People overestimate success of CPR

Lifestyle

Individuals overestimate the success rate of cardiopulmonary resuscitation (CPR), according to a study published online July 13 in the Emergency Medicine Journal.

Norkamari Shakira Bandolin, M.D., from University of California Davis in Sacramento, and colleagues surveyed 500 adult emergency department patients and their companions to assess their expectations about CPR.

The researchers found that 53 percent of respondents had performed or witnessed CPR. Nearly two-thirds (64 percent) had participated in a CPR course. For the vast majority of respondents (>95 percent), television was the main source of information about CPR. More than half of respondents estimated the success rate of CPR to be >75 percent in all situations. Age, sex, race, spiritual beliefs, and personal health care experience were unrelated to estimated CPR success rates. While >90 percent of respondents want to receive CPR, if needed, fewer than one-third had discussed CPR with a medical provider.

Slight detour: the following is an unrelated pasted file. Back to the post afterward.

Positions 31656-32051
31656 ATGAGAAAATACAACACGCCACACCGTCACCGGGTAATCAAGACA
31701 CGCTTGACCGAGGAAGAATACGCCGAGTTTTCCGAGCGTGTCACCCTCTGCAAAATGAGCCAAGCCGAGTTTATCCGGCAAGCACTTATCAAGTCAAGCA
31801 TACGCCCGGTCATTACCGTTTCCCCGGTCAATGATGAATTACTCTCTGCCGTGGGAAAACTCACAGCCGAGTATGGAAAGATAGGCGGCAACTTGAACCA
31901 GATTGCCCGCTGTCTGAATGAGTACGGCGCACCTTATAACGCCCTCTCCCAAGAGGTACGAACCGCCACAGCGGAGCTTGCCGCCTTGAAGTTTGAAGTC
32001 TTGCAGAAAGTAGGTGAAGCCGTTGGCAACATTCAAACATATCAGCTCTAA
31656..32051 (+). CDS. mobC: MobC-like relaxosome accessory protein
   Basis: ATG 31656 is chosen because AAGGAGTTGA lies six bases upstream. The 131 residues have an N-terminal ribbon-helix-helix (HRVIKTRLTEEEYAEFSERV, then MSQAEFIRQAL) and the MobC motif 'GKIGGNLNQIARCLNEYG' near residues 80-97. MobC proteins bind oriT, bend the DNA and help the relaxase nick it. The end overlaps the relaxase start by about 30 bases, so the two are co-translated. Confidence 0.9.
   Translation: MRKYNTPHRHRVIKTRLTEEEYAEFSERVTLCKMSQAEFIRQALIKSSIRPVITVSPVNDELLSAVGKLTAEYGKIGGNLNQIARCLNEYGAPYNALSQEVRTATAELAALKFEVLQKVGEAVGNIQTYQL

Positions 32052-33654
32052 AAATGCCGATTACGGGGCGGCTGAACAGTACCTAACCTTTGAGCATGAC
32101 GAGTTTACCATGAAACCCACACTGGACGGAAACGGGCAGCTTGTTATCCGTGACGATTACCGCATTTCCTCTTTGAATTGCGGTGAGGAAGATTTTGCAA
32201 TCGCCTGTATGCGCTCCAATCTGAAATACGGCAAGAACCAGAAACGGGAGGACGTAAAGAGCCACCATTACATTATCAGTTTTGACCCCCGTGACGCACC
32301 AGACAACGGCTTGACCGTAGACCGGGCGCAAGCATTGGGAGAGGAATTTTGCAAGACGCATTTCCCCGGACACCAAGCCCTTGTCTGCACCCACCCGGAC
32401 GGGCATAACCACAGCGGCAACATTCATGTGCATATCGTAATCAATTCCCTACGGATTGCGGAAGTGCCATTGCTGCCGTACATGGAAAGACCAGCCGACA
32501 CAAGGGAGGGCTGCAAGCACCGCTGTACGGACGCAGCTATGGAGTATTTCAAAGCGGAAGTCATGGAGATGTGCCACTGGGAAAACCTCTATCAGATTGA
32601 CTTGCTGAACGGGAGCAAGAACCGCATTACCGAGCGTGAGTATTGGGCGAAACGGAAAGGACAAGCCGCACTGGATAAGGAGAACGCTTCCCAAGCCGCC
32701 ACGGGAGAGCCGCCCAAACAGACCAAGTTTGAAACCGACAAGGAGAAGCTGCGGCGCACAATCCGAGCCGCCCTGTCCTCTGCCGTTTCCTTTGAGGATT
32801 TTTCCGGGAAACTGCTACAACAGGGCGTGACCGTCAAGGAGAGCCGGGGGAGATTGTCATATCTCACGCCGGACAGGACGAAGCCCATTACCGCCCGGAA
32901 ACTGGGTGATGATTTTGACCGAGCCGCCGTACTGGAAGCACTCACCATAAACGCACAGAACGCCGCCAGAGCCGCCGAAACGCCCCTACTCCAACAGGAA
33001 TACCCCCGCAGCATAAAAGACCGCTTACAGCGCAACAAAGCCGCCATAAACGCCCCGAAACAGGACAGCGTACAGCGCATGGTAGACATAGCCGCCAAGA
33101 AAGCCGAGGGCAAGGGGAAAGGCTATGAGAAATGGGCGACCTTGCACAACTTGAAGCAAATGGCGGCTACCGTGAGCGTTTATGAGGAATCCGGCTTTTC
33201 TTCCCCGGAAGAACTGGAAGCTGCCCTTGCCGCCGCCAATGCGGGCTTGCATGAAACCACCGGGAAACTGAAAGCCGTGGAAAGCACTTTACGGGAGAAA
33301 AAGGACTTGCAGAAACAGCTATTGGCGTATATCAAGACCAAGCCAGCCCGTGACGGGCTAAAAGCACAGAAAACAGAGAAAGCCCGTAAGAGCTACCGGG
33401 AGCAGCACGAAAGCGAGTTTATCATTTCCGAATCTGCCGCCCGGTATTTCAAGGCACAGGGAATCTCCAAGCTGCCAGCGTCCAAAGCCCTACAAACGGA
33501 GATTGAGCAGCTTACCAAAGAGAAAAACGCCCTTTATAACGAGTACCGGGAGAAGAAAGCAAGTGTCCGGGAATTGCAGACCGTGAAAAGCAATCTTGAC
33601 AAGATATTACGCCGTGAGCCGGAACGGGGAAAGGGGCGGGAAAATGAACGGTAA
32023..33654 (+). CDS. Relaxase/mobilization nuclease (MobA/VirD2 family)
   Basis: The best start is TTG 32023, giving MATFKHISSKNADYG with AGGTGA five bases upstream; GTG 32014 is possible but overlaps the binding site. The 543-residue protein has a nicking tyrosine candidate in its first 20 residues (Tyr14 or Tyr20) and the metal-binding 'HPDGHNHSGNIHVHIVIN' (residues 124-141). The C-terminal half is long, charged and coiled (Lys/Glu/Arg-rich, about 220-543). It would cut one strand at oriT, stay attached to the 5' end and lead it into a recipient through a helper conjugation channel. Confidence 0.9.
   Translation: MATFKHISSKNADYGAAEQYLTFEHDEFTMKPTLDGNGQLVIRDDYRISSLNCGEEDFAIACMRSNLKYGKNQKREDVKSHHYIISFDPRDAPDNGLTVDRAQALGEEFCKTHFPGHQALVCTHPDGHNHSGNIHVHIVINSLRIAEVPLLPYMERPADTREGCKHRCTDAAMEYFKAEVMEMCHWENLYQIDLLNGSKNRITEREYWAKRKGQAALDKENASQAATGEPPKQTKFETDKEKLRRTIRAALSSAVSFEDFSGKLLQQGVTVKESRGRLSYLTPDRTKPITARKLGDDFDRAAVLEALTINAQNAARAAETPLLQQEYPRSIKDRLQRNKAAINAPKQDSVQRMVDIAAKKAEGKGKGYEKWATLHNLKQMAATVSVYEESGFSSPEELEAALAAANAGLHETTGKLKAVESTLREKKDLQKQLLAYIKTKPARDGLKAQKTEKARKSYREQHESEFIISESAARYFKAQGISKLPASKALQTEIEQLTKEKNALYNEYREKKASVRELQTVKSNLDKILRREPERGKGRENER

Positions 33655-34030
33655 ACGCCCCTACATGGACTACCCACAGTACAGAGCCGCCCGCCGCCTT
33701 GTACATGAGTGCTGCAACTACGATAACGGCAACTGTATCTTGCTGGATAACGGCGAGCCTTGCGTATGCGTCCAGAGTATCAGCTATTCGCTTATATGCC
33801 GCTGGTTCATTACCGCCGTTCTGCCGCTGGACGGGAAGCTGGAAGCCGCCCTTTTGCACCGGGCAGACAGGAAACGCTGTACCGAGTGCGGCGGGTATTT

“Consistent with prior studies, individuals overestimate the success rate of CPR. Health care experience does not appear to mitigate optimism about CPR, and individuals overwhelmingly want CPR for themselves,” the authors write. “Though few had talked about CPR with a medical provider, most wanted to have informed decision-making conversations. Such discussions could help patients obtain a more realistic view of CPR outcomes.”